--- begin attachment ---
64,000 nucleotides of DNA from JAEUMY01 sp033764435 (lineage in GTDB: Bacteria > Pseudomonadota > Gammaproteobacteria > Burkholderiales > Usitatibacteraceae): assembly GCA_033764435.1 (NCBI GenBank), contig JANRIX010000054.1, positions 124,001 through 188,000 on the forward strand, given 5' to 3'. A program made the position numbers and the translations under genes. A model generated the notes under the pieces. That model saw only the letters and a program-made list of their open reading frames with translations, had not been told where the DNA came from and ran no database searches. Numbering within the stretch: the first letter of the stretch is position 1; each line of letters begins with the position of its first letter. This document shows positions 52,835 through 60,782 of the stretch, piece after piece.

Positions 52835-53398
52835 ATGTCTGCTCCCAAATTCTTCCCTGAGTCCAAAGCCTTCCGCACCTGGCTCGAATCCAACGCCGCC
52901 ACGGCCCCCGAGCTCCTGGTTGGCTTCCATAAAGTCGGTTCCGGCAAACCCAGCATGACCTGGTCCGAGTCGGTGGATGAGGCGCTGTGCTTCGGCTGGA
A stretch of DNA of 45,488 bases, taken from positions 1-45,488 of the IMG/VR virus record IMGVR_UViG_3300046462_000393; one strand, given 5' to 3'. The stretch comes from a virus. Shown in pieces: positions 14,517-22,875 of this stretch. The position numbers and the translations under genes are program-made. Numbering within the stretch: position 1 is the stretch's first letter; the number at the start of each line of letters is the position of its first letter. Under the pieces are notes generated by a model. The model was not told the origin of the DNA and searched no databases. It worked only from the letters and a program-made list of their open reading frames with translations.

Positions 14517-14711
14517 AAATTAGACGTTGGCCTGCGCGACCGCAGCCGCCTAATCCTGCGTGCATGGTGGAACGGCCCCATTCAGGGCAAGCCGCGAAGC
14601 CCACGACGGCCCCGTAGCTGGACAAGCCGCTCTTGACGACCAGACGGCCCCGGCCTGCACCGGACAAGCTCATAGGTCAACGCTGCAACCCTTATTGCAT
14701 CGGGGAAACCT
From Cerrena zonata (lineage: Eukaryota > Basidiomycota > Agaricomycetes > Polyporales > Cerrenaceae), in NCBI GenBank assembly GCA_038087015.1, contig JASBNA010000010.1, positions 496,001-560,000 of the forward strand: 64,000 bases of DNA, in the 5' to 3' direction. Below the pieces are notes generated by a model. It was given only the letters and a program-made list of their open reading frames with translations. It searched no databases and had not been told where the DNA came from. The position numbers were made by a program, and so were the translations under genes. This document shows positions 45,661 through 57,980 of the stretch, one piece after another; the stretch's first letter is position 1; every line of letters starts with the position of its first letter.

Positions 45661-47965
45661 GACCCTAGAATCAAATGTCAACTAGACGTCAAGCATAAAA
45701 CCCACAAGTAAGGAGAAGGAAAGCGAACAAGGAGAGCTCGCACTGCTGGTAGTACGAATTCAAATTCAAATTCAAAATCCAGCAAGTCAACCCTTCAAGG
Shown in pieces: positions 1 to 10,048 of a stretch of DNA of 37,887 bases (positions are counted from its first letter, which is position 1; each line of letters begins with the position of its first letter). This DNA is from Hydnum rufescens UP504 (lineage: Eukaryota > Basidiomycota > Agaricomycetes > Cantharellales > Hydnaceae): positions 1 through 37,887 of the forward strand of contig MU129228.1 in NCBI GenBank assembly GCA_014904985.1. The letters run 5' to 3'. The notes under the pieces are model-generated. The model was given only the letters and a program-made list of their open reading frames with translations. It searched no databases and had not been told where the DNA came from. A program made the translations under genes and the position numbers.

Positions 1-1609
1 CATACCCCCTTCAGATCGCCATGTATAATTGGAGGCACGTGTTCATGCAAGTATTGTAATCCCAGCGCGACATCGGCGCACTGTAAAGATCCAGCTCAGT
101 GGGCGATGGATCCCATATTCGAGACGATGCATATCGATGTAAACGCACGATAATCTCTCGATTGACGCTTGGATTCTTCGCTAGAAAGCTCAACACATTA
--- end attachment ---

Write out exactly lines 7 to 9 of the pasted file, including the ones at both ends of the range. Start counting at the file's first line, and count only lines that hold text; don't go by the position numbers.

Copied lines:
14517 AAATTAGACGTTGGCCTGCGCGACCGCAGCCGCCTAATCCTGCGTGCATGGTGGAACGGCCCCATTCAGGGCAAGCCGCGAAGC
14601 CCACGACGGCCCCGTAGCTGGACAAGCCGCTCTTGACGACCAGACGGCCCCGGCCTGCACCGGACAAGCTCATAGGTCAACGCTGCAACCCTTATTGCAT
14701 CGGGGAAACCT